I’ve always enjoyed watching those British serials on PBS about small town life like Cranford
and Last of the Summer Wine
. And when I saw An Irish Country Courtship
, advertised on Goodreads giveaways, I expected to find the book as something just as fun and pleasurable—a doctor story mixed with small town humor, gossip, mischief and matchmaking. However upon reading it, I must say that I wasn’t very impressed.
I just felt that that book was missing something. What I always found so entertaining about those British serials are the crusty characters like Compo and Howard in Last of the Summer Wine
and Twister in Lark Rise to Candleford
who’re always getting into various scrapes and all kinds of mischief. It’s just fun to watch them. Unfortunately none of the characters in An Irish Country Courtship
fall into that category. Because of that, the book lacks that certain spice those characters bring to the story. The book has quite a number of supporting characters, which for the most part are relegated to the background and don’t really contribute much to the story. But to be fair, this book is part of a series, and perhaps these characters are better developed in the earlier books.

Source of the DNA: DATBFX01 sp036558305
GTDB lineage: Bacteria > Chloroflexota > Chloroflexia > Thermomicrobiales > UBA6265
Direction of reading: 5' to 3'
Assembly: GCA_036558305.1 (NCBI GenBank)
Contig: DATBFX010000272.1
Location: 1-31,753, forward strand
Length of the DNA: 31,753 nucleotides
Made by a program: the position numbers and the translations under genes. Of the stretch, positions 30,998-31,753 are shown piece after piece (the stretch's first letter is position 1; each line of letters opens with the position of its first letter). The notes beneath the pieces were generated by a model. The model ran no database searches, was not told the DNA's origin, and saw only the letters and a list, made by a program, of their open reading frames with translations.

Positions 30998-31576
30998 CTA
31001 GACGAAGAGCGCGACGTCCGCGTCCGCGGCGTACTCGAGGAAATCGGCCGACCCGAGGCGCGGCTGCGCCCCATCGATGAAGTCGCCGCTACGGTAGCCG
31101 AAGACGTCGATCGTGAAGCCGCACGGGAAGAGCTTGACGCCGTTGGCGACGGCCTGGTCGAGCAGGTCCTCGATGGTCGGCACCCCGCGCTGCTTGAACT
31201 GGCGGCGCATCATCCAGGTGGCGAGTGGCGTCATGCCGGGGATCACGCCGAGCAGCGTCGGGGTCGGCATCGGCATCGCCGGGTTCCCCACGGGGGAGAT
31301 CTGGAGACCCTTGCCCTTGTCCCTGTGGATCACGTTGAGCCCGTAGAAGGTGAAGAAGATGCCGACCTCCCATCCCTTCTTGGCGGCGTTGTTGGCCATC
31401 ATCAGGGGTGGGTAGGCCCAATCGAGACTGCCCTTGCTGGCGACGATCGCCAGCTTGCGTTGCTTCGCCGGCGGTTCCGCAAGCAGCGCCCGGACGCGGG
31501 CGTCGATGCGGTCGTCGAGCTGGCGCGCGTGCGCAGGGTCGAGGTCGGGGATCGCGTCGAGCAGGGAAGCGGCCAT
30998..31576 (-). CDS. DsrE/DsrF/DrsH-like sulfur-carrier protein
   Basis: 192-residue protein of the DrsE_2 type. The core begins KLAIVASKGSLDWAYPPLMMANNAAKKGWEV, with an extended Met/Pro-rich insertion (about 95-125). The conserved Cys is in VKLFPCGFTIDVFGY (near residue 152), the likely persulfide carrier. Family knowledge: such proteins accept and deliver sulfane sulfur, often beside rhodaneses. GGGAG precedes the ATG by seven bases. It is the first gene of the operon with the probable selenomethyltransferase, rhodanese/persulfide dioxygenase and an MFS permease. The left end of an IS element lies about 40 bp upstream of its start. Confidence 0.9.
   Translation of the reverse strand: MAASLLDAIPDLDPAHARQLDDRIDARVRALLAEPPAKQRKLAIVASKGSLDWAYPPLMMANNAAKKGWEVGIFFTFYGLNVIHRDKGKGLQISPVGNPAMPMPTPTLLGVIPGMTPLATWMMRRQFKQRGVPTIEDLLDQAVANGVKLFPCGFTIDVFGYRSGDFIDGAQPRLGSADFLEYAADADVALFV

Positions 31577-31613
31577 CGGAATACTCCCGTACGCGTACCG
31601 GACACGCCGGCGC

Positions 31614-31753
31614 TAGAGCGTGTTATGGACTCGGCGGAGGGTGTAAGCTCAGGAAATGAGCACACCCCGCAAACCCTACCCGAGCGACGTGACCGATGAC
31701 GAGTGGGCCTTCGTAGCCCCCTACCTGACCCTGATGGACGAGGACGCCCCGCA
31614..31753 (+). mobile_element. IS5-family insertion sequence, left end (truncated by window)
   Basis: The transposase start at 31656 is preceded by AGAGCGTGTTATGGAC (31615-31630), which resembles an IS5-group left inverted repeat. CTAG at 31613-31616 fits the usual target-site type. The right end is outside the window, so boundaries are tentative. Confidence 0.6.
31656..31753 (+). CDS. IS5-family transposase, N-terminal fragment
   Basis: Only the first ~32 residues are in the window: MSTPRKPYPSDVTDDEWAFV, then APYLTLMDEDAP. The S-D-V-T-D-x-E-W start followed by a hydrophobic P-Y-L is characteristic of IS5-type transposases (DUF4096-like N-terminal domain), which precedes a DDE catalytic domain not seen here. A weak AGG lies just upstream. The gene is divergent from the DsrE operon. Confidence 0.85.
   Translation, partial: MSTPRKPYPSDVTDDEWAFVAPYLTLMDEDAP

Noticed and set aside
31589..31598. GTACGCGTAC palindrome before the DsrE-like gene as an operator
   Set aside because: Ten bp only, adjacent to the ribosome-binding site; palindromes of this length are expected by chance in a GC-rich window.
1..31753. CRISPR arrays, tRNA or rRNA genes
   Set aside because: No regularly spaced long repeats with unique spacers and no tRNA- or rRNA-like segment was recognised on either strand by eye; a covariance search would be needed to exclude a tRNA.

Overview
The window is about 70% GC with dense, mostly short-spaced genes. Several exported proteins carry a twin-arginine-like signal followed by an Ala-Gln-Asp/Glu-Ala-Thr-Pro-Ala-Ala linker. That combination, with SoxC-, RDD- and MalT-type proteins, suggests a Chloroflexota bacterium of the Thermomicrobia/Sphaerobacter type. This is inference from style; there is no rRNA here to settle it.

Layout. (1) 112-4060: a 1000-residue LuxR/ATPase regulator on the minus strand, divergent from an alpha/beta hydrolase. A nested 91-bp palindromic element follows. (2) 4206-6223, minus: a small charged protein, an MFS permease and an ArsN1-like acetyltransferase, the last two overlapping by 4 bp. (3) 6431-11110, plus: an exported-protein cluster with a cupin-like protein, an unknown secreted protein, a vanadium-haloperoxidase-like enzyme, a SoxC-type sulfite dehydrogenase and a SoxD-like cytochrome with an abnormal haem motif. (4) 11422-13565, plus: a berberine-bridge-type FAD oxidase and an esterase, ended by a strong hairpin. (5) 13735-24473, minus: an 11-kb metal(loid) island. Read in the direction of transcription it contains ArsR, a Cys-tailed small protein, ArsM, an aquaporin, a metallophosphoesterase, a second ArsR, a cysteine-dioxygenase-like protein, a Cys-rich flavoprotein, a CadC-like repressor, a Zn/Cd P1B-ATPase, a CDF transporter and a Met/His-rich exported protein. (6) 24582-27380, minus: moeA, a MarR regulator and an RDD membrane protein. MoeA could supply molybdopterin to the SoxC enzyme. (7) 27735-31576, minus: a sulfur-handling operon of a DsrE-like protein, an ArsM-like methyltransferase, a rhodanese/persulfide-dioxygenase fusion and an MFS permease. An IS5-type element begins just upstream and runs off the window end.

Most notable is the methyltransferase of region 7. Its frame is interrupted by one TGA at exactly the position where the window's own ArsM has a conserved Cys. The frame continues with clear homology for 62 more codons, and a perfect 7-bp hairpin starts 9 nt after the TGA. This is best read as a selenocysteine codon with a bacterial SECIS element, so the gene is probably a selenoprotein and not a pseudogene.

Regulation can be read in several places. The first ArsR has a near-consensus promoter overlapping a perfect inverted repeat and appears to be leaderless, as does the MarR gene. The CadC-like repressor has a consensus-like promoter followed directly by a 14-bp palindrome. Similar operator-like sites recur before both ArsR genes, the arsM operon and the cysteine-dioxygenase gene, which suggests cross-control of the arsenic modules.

Also I believe that An Irish Country Courtship
is a bit of a misnomer, as the story is focused more on personal crises than courtship. Dr. Barry Laverty spends most of the book mourning the loss of his girlfriend Patricia who has broken off their relationship. This begins Barry’s internal crisis of identity: Is he really fit to be practicing as a GP in a small town or as Patricia suggested, is he just wasting away possible opportunities life may yet have in store for him? Then there’s Dr. Fingal O’Reilly’s emotional crisis. For the past “twenty years” he’s been mourning the loss of his wife of “six months” who was killed during the Blitz. And only now is he beginning to consider moving on and possibly engage in a relationship with Kitty, a nurse who works with him. But is he sullying the memory of his dead wife by thinking of Kitty? The reasoning is rather silly. But even so, there’s really not that much courtship there either, as Kitty leaves town for about 100 pages or so, giving Fingal the time to sort out his feelings.
On the whole, the story’s OK, but I did expect more.